Netflix Raising Debt for More Content

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Amid the imminent streaming wars between familiar and new faces, Netflix is preparing to raise two million dollars in debt to finance more production, acquisitions, and capital expenditure through its service. The streaming conglomerate has already accumulated over 12 million dollars in debt, but views this financial decision as a valid approach in staying ahead of the competition.

Upcoming services such as Disney +, HBO Max, and Apple TV+ are each heavily marketing their original content to attract subscribers. Netflix hasn’t seen a significant subscriber drop over the years, but the push to make an investment in future original content is necessary in order to maintain a level of interest amongst its subscriber base. As Disney+ and Apple TV+ are drawing projected consumers based on its proposed content slate, both also hold an advantage over Netflix with its low starting price point.

Netflix won’t consider dropping its monthly rate, but the need to produce more original content and acquire more enticing IP’s is crucial in order to grow in the future and retain users. As a result, Netflix has confirmed that it will be spending $15 billion dollars on content in 2019, its largest annual budget to date.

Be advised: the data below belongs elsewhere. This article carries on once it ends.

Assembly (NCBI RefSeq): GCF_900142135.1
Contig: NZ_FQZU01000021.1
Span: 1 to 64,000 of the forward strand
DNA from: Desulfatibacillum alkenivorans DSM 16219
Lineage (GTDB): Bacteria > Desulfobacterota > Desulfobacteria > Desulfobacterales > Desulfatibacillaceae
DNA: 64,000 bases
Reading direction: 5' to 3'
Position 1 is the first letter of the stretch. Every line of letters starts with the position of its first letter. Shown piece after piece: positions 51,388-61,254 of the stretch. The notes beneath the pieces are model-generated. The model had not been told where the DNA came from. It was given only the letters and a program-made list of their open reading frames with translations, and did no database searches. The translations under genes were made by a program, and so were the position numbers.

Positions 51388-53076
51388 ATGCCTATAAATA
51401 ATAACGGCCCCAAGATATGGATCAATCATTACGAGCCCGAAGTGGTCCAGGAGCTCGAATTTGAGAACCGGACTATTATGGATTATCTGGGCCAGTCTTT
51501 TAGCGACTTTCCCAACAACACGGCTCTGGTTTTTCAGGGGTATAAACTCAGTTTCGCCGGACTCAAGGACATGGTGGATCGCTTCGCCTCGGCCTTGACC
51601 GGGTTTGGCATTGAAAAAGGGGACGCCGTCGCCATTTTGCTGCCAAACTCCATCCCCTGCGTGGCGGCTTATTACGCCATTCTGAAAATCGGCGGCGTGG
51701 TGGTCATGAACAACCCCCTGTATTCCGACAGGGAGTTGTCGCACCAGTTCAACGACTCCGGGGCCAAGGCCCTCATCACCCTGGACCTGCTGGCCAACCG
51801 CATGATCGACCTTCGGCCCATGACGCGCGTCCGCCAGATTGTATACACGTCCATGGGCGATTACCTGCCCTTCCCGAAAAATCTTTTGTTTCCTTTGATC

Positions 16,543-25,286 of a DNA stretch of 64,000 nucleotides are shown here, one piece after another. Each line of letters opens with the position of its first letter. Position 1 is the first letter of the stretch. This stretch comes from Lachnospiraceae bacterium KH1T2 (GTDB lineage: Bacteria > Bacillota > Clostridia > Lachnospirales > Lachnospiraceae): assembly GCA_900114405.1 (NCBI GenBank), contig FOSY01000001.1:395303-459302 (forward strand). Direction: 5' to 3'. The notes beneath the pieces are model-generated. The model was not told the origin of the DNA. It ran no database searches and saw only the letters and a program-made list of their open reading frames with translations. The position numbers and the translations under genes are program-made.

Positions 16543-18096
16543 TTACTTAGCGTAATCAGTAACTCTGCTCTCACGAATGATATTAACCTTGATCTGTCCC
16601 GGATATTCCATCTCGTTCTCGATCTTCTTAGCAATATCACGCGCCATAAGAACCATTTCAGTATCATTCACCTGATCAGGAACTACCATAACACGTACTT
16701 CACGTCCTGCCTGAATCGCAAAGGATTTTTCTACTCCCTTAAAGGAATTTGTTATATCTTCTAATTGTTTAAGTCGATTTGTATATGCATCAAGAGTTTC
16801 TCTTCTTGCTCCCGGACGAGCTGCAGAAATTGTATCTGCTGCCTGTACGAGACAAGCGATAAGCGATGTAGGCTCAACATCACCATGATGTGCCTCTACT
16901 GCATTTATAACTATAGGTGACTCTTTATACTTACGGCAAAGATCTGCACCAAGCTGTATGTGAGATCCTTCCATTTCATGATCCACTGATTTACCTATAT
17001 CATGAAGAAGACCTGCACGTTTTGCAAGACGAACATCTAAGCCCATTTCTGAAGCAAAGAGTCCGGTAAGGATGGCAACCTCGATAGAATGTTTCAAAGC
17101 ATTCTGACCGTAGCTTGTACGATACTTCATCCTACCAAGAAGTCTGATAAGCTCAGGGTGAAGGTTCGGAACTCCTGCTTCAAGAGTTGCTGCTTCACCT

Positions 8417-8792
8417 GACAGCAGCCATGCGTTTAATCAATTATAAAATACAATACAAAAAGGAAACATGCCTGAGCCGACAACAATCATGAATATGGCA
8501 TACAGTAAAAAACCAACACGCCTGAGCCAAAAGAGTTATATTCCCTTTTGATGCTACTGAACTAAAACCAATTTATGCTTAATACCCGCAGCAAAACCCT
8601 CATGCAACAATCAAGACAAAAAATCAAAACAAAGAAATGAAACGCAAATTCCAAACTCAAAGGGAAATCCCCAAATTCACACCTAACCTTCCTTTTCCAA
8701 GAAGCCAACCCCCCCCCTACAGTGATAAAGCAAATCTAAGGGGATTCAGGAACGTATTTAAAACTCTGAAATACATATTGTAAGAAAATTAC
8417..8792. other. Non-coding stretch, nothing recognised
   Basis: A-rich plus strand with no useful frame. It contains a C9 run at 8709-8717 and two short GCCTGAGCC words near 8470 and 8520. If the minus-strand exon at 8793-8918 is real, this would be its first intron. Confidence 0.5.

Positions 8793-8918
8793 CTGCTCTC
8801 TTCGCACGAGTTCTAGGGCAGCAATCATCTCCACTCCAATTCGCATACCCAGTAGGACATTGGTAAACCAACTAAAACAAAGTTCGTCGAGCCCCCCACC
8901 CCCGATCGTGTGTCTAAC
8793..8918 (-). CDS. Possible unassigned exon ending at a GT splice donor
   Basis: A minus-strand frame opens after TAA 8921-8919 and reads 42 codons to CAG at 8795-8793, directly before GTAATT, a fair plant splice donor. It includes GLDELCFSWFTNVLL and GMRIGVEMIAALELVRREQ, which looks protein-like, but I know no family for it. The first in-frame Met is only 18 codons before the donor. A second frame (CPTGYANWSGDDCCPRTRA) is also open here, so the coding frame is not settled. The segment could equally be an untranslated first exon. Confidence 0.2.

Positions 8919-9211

Netflix CFO Spencer Neumann has stated that the company views its current negative free cash flow as an “investment in future content to be delivered on our service.” The world of streaming is only going to grow, and at this point, so does Netflix. Losing content such as Friends, The Office, and Parks and Rec leave a gapping hole for comfort television. The company has recently acquired the sitcom classic Seinfeld, but that may not fill the void for much of its young audiences. Continuing to make mega-deals such as Seinfeld will continue to keep Netflix afloat and progressively relevant. The 12 million dollar raise in the case makes sense, Netflix is in trouble and viewers want more. And the leading company in SVOD is willing to make the financial expenditures to stay ahead.





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